Reopening of China carries risks and opportunities

China has recently reopened its doors after an unprecedented closure of its economy. Transformed by this challenging health crisis episode, the country is undergoing numerous changes, whether they are political, social, or economic. While it remains a land of opportunities for businesses, some balances seem precarious: a trade war with the United States, heightened tensions with Taiwan, a rapprochement with Russia, and complex relations with other Western powers. Is the world's second-largest economy still as indispensable for businesses as it once was?

Trade Talk invited two experts from Coface to share their opinion about the risks and opportunities for businesses in China, in light of tumultuous current events.

China’s economic situation – By Bernard Aw (Chief Economist for the Asia)

China’s economy was unable to fully recover from the shock of the pandemic as consumption was constrained by the zero-covid policy, in addition to regulatory action on sectors such as housing, technology and education. The removal of strict Covid-19 restrictions was therefore generally seen as positive for the Chinese economy. In the early months following the end of zero-covid policy, economic activity, particularly services, showed a solid rebound. In the first two months of 2023, industrial output was up 2.4% year-on-year, retail sales rose 3.5%, and fixed investment growth came in above expectations at 5.5%. The post-Covid recovery was earlier than expected.

Post-Covid recovery- By Raphaël Rousselot (Chief Underwriting Officer Asia Pacific)

In China, we can monitor business activity trends in almost real time thanks to our internal data. For instance, by tracking the frequency of requests for cover against payment default from a period to another. Our data show increasing demand for retail food and beverage on hospitality sectors.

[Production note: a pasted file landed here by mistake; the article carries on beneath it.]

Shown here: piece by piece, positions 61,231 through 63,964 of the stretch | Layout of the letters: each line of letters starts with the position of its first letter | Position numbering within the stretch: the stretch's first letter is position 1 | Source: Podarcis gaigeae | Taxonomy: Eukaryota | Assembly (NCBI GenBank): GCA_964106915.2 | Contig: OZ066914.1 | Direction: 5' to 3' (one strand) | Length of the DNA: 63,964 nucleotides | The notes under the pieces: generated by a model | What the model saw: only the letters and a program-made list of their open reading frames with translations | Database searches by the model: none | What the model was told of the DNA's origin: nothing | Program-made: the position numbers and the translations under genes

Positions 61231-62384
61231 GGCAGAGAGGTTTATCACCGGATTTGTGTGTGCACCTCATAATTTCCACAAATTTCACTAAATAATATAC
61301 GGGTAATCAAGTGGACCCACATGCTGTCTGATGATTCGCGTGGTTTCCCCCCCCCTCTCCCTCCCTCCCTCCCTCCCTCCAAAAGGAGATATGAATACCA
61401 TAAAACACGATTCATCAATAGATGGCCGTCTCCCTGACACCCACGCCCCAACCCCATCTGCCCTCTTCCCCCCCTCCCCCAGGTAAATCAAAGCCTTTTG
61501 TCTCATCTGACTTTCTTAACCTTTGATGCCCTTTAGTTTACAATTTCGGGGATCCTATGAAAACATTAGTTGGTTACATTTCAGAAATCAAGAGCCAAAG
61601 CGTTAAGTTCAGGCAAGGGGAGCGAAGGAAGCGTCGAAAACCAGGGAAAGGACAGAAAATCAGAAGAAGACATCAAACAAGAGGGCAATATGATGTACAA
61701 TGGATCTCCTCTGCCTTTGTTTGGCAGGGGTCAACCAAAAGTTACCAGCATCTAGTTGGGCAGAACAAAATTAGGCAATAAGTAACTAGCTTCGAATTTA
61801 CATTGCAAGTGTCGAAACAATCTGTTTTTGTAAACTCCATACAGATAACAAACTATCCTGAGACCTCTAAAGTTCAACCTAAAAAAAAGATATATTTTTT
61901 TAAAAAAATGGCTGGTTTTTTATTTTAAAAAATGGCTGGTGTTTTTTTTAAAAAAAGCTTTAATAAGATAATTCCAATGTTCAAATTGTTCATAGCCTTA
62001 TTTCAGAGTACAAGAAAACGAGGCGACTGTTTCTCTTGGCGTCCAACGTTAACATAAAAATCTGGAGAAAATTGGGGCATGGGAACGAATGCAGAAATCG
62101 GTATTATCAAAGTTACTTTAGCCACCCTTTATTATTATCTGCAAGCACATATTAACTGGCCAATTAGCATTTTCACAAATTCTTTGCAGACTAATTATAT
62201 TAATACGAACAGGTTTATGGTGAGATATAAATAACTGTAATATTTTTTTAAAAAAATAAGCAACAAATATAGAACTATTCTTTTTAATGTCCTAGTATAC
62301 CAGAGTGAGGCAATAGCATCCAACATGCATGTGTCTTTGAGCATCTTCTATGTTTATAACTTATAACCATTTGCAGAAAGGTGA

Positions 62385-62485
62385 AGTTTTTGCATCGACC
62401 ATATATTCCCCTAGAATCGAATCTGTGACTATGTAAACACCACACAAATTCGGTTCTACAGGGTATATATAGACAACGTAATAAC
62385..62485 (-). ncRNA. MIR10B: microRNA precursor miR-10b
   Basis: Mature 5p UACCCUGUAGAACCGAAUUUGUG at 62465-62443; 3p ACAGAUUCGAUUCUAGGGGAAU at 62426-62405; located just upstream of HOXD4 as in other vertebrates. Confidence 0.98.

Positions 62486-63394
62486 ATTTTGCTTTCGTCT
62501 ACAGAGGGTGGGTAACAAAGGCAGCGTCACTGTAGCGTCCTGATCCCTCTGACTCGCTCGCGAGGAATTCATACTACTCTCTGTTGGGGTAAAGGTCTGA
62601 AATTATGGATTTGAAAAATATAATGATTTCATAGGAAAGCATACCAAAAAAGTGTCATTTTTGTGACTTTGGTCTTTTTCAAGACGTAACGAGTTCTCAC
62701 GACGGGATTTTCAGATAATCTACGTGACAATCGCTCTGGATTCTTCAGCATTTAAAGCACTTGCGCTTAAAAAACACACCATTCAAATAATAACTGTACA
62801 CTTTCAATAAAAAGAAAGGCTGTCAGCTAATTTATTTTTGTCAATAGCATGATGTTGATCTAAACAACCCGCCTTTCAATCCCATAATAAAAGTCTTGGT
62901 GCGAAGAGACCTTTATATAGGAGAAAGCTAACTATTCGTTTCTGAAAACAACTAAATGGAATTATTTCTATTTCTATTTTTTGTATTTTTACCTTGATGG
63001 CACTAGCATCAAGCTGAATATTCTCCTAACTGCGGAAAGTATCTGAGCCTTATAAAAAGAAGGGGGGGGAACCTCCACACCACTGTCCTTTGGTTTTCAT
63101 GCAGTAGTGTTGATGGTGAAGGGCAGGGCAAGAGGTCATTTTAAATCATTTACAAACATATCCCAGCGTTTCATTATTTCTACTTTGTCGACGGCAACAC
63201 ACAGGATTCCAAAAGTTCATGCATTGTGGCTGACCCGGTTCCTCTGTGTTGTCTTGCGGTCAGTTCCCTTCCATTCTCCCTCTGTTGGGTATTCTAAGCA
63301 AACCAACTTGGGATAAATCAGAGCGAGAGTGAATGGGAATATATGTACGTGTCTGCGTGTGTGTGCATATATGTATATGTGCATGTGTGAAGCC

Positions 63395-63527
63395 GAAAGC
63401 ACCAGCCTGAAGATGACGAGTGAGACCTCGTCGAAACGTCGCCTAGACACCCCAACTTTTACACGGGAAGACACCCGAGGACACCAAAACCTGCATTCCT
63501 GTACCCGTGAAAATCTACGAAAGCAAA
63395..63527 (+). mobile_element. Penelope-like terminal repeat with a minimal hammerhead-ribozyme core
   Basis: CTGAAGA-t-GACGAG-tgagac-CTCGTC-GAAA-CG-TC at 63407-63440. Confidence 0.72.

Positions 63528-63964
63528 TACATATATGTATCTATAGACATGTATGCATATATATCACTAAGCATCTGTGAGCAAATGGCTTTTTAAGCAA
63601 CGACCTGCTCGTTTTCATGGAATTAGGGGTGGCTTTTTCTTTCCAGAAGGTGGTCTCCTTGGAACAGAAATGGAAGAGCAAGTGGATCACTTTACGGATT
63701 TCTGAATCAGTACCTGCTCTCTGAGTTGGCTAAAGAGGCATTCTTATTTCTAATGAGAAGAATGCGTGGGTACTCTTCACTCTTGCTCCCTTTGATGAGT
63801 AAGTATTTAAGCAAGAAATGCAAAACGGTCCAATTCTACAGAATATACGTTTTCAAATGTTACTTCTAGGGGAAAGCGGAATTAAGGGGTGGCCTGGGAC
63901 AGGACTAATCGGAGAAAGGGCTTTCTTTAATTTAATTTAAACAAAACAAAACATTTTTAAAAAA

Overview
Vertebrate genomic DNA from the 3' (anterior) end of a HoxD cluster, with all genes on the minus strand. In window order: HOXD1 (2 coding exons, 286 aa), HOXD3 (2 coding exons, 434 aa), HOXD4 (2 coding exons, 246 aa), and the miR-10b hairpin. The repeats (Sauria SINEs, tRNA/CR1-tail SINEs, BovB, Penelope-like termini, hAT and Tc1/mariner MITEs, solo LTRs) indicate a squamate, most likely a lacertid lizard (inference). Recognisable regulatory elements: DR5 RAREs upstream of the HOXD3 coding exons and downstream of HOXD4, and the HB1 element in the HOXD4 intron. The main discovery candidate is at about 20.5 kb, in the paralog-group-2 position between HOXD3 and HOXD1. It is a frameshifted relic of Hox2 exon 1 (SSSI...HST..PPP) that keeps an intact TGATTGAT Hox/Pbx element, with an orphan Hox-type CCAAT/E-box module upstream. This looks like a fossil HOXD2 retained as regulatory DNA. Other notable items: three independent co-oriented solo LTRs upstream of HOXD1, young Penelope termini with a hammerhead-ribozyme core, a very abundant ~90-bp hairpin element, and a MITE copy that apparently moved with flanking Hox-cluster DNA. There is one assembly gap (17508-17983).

Obviously, the airline companies have also benefited from the end of Covid-19 restriction since the population is fully mobile. However, regarding private conceptions, concerns about unemployment or living costs may affect consumer sentiment in the near future.

China’s economic outlook – By Bernard Aw

China’s economic outlook remains challenging in the short to medium term as the country faces multiple headwinds, including weak household spending, property market decline, and constrained local governments’ finances. The central government sets a GDP growth target of “around 5%” for 2023, in which Premier Li said achieving the target “is not an easy task and requires redoubled efforts”. The ability to revitalize consumption and stabilize the housing market will be key to a robust economic rebound. We are expecting China’s economy to expand by between 4% and 5% this year.

China’s real estate market- By Bernard Aw

The November announcement of a 16-point rescue plan by the central bank and the banking and insurance regular represents the most significant change in housing policy since 2016. This announcement provides the clearest message that managing downside risk and restoring housing market stability has become a policy priority and part of an important effort to pursue economic stability. Most significantly in this plan were measures that address developers’ funding problems.

While the real estate market remains under pressure, there is some stability setting in. The Real Estate Climate Index has stopped falling. The decline in home prices has slowed in February, and other housing indicators such as real estate sales and investment also looked to have reached a bottom. A strong rebound in housing activity like what we saw in 2015 is very unlikely, especially when the structural downshift in housing demand is a key constraint.

Opportunities – By Raphaël Rousselot

Asia, the whole region, is benefiting from the return of Chinese tourists, especially Southeast Asian economies like Philippines or Thailand where tourism contributes to over 15% of GDP. 

In those countries, the rebound in tourism will have positive effects on labor markets. What will then support domestic consumption on retail sector. 

For manufacturing industries, on export economies like South Korea or Japan. This is more balanced as China recovery alone cannot compensate the current global trade environment.